Breaking Europe’s left-right ‘grand coalition’

Carl Schlyter, a Green MEP from Sweden, has battled in the European Parliament over nanotechnology, internet freedoms and unfair trade agreements with developing countries. Unlike many Greens, however, he is a firm opponent of the Lisbon Treaty and backer of EU democratic reform

May 30, 2009
3 min read

Many people think the parliament has no real powers compared to the council or the commission. What is the reality?

It’s not at all true that the European Parliament has no powers. Indeed, Europe decides 60 to 70 per cent of your domestic agenda, so if you are comfortable with 60, 70 per cent of what affects your life being decided by people who have wildly diverging interests to your own, then go ahead and ignore the parliament. Otherwise, it’s not a very wise choice to remain unengaged with what happens here.

What are some of the victories that have been achieved in the parliament then?

One major victory was stopping the corporate idea of software patenting – we managed to stop it completely. We won improved regulation for food additives; we won some demands on energy savings. But our main success in this period has been stopping worse disasters. This last parliament has been a very difficult one because progressives do not have a majority, but we have blocking minorities that at least prevent things from being utterly dreadful.

What are the obstacles to greater change?

The problem is that for so many issues, we have the joint EPP-PES conservative-‘socialist’ majority, so on the services directive [which undermines public services and workers’ rights], for example, we weren’t able to do anything good. It’s very difficult to overcome the EPP-PES grand coaltion – it’s part of the system.

The lack of the right to propose legislation is a key problem. It is not acceptable that the commission both has executive power and is the sole institution with the power to suggest things.

What can be done to tackle the lobbyists?

The most important thing, even beyond structural changes, is to regulate lobbying better, with painful punishment for not following the rules. Have every lobbyist submit their written proposals for consideration and listed within a public register so that we know who is behind every different idea and suggestion to the parliament – one third for industry lobbyists, one third for NGOs and one third for trade unions and other public interests.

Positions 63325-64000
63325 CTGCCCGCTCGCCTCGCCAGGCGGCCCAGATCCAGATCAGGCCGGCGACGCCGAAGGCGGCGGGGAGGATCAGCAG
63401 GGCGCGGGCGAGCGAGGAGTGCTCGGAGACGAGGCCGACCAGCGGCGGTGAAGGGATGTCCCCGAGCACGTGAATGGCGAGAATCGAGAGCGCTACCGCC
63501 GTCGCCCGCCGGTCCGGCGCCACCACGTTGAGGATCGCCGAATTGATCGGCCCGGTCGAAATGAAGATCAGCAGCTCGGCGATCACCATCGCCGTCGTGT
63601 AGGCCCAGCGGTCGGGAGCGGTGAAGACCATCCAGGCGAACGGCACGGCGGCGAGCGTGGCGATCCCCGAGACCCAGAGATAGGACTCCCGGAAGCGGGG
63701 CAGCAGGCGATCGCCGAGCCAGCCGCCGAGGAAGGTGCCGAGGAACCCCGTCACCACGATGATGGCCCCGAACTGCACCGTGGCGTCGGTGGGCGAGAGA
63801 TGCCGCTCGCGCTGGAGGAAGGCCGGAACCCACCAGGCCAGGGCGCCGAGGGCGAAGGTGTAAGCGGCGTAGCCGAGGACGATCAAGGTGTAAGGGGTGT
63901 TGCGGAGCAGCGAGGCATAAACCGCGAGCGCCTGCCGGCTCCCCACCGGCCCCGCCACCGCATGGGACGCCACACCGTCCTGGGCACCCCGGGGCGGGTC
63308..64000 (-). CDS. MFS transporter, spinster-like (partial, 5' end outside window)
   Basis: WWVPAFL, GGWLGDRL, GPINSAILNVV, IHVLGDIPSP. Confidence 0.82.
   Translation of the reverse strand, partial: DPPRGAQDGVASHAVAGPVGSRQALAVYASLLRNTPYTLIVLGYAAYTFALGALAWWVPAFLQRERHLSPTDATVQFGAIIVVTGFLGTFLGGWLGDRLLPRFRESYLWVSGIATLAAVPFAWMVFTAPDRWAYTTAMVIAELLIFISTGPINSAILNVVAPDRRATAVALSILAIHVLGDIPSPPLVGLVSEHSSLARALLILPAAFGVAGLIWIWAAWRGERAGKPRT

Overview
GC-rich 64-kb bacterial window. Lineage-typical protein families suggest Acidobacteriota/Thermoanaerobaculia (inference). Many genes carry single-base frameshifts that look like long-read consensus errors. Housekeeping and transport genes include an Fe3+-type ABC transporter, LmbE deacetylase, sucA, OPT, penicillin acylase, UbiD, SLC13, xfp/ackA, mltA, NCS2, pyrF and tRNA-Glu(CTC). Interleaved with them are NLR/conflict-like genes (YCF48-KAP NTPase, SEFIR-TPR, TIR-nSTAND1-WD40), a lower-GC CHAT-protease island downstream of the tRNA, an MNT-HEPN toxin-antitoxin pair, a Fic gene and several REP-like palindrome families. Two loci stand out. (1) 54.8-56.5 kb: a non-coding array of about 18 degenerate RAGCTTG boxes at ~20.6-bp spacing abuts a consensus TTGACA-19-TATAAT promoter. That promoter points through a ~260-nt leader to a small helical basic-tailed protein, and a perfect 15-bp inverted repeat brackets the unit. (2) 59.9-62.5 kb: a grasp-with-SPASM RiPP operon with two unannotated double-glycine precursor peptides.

How is the make-up of the parliament changing?

Traditionally the parliament would come up with some of the most progressive positions out of the three institutions and still does at times, but tragically this is not always the case any more. After enlargement, we have seen a conservative shift, with the commission from time to time being more radical than the parliament. One has to recognise, however, that in these new countries there was an understandable reaction to communism, and people wanted to vote for something that appeared very different. This means then that progressives need to more successfully organise in the east. The Greens are growing in eastern Europe now, but still not enough to win seats.

But my biggest concern is that the European Union has power over too many issues. EU legislation should be the exception and not the rule.


✹ Try our new pay-as-you-feel subscription — you choose how much to pay.

Our activism will be intersectional, or it will be bullshit…
Reflecting on a year in the environmental and anti-racist movements, Plane Stupid activist, Ali Tamlit, calls for a renewed focus on the dangers of power and privilege and the means to overcome them.

West Yorkshire calls for devolution of politics
When communities feel that power is exercised by a remote elite, anger and alienation will grow. But genuine regional democracy offers a positive alternative, argue the Same Skies Collective

How to resist the exploitation of digital gig workers
For the first time in history, we have a mass migration of labour without an actual migration of workers. Mark Graham and Alex Wood explore the consequences

The Digital Liberties cross-party campaign
Access to the internet should be considered as vital as access to power and water writes Sophia Drakopoulou